Teaching English in the nation's rural areas is no mean task, given textbook content that has no local context and teachers who themselves lack proficiency in the language. Zhang Yue reports.
"Morning! Morning! Morning!" repeats a group of third-graders loudly after their teacher, first in English and then in Chinese. This is followed by other words from their vocabulary list, taking up half the 45-minute English class at Wangji School in Dongxiang county, Northwest China's Gansu province.
Although the class of 47 third graders of Wangji take three English classes a week, few can respond to their teacher trying to initiate a simple conversation with a new face at school.
"Kids here are very smart," teacher Ma Yanhong, 24, says. "But they are very shy. Encouraging them to speak out is the hardest part for me. In the presence of strangers, very few kids are brave enough to raise their hands and answer my questions in English."
More than 90 percent of the teachers and students here belong to the Dongxiang ethnic group, which has its own language and whose members are Muslim. Most are fluent in the Dongxiang language, but find it hard to communicate in Mandarin.
Ma began teaching in Dongxiang county in 2010. She says when she first started, she sometimes had to explain an English word first in the Dongxiang language and then in Mandarin to make sure that every student understood.
Wangji School has just two English teachers teaching eight classes from the third to the sixth grade.
"We face a serious shortage of English teachers," says Yang Junwei, head of the education department of Dongxiang county. Attracting university graduates to take teaching positions in the county has always been difficult. "The place is poor and isolated and some graduates find it almost impossible to communicate with the locals," Yang says.
"In many primary schools, majors in other disciplines often double as English teachers. They have no training in English teaching and just know some simple words and sentences," Yang says.
Even Ma, who graduated with an English major in 2009, finds her proficiency in the language wanting after teaching for one year.
"Every time I participate in a teaching seminar in Lanzhou and see students from urban areas responding quickly to their teachers and hear their clear pronunciation, I feel sad. I feel I'm not capable of teaching students well with what I learned in college. I am trying to improve by learning English online every evening after class."
Both of the school's English teachers graduated from the Gansu Normal University of Nationalities in Gannan Tibet autonomous prefecture. Ma says she has never visited any place outside Gansu.
Poor knowledge of the outside world is a common problem for teachers in Dong-xiang, no matter what subjects they teach.
At Zhongbao Hope Elementary School, a school founded by China Daily in 1999, some teachers find it hard to introduce topics they themselves are unfamiliar with, to their students.
Ma Xiaojun, 25, has been teaching English in Zhongbao for four years.
"Here, we use books that are common to all primary schools across China, and the teaching material is decided by China's education department," he says. "But for many topics in the books, we have no idea how to explain them to the kids."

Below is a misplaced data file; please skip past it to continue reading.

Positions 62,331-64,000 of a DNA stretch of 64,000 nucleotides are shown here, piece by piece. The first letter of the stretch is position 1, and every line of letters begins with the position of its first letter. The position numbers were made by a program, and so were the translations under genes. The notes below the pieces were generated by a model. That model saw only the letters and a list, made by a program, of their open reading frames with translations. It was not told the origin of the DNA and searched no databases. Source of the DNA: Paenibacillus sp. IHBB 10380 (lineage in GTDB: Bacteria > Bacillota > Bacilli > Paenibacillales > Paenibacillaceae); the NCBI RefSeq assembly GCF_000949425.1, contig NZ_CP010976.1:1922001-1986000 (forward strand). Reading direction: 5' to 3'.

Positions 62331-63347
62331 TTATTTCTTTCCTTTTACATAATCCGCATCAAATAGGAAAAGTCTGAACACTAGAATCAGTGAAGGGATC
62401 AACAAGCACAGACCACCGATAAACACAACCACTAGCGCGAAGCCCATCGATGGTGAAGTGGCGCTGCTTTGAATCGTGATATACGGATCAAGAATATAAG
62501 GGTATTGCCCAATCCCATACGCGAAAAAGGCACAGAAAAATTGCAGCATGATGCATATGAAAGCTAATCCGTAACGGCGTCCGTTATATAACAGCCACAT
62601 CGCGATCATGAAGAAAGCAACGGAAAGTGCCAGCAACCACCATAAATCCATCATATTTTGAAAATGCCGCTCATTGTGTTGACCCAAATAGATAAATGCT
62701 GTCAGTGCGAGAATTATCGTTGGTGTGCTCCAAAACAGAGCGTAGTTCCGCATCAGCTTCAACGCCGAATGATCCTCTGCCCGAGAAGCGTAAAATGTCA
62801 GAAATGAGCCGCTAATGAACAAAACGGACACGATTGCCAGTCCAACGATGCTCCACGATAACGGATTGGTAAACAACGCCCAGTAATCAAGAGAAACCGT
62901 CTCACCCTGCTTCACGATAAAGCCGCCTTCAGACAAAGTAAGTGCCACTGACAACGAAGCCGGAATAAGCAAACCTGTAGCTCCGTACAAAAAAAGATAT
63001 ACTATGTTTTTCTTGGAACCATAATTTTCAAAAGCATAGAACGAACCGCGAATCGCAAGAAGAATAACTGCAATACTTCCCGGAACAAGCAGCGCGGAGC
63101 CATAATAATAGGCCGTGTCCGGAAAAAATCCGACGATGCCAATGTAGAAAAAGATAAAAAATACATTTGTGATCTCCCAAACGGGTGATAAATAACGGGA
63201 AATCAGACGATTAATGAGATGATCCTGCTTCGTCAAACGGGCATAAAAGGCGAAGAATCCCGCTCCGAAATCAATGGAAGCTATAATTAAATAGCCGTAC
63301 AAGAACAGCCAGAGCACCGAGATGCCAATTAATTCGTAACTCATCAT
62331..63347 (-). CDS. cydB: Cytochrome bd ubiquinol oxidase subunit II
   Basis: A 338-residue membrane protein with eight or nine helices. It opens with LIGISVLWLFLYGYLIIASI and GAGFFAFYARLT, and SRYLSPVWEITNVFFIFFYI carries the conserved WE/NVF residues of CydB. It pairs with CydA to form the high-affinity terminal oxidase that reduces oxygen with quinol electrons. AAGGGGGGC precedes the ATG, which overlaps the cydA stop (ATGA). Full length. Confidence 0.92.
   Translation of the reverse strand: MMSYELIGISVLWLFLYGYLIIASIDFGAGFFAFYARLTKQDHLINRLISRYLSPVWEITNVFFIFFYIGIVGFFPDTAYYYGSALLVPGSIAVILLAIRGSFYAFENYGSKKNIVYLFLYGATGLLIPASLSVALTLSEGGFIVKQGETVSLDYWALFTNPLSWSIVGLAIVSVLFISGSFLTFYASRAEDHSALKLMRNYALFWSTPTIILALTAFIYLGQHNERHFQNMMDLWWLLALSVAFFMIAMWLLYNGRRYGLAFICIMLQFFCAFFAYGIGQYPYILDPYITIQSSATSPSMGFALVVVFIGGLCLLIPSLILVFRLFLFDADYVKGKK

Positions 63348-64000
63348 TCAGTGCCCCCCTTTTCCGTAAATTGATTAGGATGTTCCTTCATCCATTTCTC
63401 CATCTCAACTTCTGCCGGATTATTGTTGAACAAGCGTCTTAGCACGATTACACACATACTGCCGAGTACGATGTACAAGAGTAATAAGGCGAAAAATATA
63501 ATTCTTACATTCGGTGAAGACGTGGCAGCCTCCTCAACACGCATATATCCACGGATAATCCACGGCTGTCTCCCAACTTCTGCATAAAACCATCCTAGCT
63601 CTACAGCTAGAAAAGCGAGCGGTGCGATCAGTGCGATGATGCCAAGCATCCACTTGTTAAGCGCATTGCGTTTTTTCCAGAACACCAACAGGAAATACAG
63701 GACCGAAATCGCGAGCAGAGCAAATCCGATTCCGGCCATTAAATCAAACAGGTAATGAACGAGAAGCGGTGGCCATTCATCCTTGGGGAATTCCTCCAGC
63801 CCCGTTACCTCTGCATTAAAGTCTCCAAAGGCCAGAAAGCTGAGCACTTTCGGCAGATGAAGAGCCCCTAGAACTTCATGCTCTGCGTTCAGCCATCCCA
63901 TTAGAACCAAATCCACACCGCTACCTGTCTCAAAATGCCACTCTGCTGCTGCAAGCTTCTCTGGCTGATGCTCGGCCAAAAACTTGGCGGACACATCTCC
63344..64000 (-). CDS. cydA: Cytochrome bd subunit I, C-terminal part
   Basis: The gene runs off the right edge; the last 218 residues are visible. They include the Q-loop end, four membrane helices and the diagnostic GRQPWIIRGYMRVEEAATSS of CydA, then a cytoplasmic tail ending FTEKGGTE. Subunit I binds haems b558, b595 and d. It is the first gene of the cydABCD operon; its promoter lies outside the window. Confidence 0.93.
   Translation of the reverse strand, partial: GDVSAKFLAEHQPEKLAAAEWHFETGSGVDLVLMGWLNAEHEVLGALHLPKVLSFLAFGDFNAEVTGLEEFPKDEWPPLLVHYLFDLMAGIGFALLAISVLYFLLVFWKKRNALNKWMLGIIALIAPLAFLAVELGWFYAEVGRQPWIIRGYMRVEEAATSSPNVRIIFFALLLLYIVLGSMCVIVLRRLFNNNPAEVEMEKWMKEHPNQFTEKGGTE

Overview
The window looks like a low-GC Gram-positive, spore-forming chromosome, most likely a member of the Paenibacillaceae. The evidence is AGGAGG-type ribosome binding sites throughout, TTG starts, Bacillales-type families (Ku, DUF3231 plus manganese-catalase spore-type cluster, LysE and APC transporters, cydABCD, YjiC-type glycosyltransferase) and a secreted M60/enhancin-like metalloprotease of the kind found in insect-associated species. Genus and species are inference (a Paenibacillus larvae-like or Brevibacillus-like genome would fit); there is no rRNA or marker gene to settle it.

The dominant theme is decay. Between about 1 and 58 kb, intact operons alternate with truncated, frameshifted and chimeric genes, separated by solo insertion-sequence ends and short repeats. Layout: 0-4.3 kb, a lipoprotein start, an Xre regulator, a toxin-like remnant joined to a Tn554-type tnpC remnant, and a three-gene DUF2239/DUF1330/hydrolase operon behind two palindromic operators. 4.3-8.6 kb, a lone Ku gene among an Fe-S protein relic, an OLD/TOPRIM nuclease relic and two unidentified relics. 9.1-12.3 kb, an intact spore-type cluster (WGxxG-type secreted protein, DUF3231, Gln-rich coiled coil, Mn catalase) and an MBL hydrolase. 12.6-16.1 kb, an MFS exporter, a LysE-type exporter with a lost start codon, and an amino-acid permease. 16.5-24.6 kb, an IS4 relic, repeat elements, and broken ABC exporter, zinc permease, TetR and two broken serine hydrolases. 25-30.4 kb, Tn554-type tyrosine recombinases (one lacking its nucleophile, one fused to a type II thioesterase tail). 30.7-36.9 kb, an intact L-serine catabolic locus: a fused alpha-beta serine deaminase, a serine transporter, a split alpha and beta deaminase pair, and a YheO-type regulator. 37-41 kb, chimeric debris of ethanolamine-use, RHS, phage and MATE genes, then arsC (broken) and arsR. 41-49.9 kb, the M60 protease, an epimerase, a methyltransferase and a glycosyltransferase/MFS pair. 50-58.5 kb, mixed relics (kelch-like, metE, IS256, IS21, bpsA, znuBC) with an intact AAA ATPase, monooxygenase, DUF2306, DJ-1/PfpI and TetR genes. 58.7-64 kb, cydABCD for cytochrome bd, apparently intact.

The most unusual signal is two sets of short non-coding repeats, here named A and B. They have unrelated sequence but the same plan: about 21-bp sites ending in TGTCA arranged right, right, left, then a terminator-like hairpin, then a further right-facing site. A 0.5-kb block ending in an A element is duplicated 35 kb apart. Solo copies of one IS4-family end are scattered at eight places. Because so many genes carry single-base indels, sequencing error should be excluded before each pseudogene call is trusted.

One example he gives is of an English lesson that deals with traffic rules.
"The book explains that in China, cars keep to the right side of the road, while in many other countries, such as Britain and Australia, cars keep to the left," he says. "But most children have no idea where Australia is, or even about traffic. Many of them walk 7-8 km of mountainous roads from home to school."
While teachers grapple with providing context to their lessons, what Wangji student Zhao Rui, 11, misses most is the one class taught by a teacher from Beijing.
Last year, a group of students from Peking University went to Dongxiang to spend some time teaching the students of Wangji School.
"Our teacher was called Tom. He was tall, and spoke beautiful English," Zhao recalls. "He explained things very clearly. I remember how he taught us about colors. He said yellow is a coward and purple is shy."
These are the only names of colors the girl remembers clearly to this day.
Similar problems crop up with Chinese literature lessons too.
Tang Xiuli, 34, has been teaching Chinese to third graders at Wangji for nine years. She has just finished reading a story to them titled A Little Photographer, which is about a Russian student trying to take a photo for renowned Russian writer Maxim Gorky.
When a China Daily reporter visited the class and asked the students what they understood by the word photographer, the class fell silent, before one of them shouted, "a journalist!" But he had little idea of what journalists did.
When asked who Gorky was, the class fell into a longer silence.
"Do you think he is from China?" the reporter prompted.
"Yes!" said the whole class, without missing a beat.
Only four students in the class of 44 had ever had their photos taken or seen a camera - and that was in the village studio.
Ma Xiaojun, who is now taking an online English teaching course, says: "My biggest wish is to write an English book for teaching students in Dongxiang.
"The book will have content that children here are familiar with, such as their ethnic dress, special celebrations for festivals and their rural lifestyles. They would be very interested in learning about something close to their lives, in English."